The Tribune - Spectrum

Sunday, August 13, 2000
Time Off

Rare manuscripts
By Manohar Malgonkar

A LIGHTWEIGHT news item on BBC’s radio bulletin one recent morning made me realise the value some people set on ancient manuscripts. It seemed that a notebook kept by Archimedes had been bought by some madly rich American collector for the sort of price that crazed hijackers demand as ransom money: $ 11 million.

But Archimedes? Did he not, as our schoolbooks told us, live in the second century? How could any book written 1800 years ago be still around? Most books become too fragile to handle when they’re barely a hundred years old. I myself have some books published in the early 19th century which I rarely take out because even the process of turning a page tends to fragment the paper. Well, this particular notebook of Archimedes must have pages of some indestructible material which they can no longer make, because not only are they still in the sort of state of preservation that they can be read, but it seems that, because some of them were cleaned up and reused by some one else, restoration experts are busy trying to erase the over-written pages to make the original text decipherable.

Who was this Archimedes, anyhow? Perhaps nowadays we could call him a nerd. He lived in a small city-state called Syracuse on the eastern shore of Sicily. He was an advisor to the king as a sort of military engineer, whose job was to erect fortifications around the city which would withstand the missiles of pregunpowder wars. It would seem that the King also sought his advice on other matters. One day the King called Archimedes up and said something like this:


Letters for sale
July 30, 2000

Retreat from Naulakha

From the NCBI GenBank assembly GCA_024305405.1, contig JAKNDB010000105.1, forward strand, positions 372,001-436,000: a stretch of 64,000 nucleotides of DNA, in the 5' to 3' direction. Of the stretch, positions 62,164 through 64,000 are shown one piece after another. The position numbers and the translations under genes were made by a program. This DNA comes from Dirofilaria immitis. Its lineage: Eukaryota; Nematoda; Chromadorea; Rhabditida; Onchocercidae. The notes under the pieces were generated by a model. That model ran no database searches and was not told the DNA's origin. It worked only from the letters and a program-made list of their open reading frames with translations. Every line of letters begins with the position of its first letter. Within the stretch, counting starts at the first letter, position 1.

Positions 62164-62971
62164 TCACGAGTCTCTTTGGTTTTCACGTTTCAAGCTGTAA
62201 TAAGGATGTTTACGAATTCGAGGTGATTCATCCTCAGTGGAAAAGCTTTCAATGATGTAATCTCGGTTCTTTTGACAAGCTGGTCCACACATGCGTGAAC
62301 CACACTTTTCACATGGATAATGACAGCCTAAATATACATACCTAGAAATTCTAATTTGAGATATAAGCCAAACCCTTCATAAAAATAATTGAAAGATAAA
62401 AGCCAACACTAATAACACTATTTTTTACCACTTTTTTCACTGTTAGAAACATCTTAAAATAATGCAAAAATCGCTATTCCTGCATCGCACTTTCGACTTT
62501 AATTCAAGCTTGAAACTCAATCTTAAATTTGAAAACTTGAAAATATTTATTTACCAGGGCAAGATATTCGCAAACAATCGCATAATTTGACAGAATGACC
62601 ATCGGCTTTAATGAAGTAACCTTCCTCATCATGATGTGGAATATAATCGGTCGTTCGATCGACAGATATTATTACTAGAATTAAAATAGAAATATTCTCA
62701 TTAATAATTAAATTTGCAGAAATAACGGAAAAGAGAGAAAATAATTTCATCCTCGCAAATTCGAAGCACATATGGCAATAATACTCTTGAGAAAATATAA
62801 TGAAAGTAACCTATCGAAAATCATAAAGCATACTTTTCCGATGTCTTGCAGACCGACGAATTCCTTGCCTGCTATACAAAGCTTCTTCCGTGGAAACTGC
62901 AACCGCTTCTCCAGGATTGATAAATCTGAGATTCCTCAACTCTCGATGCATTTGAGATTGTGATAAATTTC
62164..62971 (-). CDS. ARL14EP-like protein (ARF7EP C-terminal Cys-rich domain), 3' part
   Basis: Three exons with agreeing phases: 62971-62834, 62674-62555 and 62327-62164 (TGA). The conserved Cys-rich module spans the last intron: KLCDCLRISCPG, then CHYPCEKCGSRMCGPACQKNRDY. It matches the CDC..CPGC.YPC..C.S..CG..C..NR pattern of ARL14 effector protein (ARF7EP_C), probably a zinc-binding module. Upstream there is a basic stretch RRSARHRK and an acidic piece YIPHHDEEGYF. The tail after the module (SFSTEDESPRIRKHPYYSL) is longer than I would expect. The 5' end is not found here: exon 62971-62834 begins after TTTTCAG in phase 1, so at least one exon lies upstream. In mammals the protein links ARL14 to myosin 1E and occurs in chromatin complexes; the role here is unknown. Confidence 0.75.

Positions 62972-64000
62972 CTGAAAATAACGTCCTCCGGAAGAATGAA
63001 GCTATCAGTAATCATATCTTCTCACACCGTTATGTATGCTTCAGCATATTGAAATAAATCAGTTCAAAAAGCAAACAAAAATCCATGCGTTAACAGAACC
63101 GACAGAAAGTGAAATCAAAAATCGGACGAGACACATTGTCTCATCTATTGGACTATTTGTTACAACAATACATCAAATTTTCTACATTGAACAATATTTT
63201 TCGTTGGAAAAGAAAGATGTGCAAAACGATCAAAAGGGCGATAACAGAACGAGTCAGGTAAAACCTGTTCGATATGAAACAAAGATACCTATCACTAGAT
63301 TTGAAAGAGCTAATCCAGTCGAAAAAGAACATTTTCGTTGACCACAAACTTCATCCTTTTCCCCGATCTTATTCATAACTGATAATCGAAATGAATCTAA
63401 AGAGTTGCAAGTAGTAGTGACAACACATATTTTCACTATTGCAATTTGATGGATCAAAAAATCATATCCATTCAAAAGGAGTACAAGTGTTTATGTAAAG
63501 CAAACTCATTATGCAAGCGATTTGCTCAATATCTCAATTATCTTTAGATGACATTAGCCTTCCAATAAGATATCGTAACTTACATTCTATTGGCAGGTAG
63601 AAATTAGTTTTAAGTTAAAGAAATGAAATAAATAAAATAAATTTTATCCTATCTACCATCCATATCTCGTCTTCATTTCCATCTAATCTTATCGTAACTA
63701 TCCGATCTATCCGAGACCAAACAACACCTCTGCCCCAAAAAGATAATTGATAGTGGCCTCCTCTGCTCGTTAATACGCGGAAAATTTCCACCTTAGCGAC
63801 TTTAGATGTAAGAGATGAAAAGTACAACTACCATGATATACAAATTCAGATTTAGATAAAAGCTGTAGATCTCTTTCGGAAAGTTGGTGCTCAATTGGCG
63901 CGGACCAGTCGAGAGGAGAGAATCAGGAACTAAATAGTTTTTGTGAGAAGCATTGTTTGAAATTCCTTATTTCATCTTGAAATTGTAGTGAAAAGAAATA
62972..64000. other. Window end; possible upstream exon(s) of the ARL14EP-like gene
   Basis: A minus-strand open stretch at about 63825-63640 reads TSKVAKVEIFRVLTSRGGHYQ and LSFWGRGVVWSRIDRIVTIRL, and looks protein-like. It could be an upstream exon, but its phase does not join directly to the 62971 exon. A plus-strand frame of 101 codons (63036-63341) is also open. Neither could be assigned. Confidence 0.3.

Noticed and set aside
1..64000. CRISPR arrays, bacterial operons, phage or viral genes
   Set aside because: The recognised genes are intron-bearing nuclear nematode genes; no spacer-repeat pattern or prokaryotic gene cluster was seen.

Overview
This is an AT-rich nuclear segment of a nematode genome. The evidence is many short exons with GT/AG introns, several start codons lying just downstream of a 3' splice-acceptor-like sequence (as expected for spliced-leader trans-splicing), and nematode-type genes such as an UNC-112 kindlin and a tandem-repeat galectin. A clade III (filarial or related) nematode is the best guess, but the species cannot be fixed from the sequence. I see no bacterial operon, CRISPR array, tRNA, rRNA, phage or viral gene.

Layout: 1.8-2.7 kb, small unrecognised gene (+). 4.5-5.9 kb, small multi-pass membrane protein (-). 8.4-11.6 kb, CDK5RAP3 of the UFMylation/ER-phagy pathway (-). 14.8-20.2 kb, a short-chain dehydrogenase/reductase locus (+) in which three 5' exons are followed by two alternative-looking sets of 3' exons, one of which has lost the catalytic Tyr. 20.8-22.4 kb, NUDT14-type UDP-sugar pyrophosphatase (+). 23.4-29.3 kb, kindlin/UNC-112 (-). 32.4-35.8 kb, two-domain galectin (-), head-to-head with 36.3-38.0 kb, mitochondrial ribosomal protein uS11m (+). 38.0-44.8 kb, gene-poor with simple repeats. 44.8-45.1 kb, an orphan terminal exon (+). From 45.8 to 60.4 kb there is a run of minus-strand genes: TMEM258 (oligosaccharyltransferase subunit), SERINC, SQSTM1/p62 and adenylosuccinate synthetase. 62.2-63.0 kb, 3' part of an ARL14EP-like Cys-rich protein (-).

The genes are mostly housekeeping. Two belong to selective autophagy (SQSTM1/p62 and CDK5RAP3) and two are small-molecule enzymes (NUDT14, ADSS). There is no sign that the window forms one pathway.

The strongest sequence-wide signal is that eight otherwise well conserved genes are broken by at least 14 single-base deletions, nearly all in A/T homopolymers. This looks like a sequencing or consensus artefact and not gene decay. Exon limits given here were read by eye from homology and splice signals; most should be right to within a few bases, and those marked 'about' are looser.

July 16, 2000
The land of goats
July 2, 2000
What a tangled web !
June 25, 2000
Rivers for sale
June 4, 2000
Knowing when to stop
May 14, 2000
The lingering memory
May 7, 2000

"I’ve told the court jeweller to make for me a crown of golden leaves. We all know that the man is a crook: how will we ever know if the gold he has used is not adulterated?"

Archimedes did not have the answer, and some days later, still pondering over the problem, he decided to treat himself to a relaxing bath in the city’s indoor pool. He had hardly lowered himself into the water when he noticed how its level had risen by a few inches. And suddenly he realised that he had found the answer: specific gravity. He, Archimedes, had hit upon the principle of gravity. So overcome he was with the knowledge of his discovery that he shot out of the bath and, still naked, ran home through the city’s streets, shouting for all to hear: "Eureka!" I’ve got it!!

So, was the court jeweller exposed as a crooked operator? No one really knows. And why should they? That shout of Eureka had given the world such a jolt that nothing else really mattered – such as some petty ruler going about with a crown made of brass.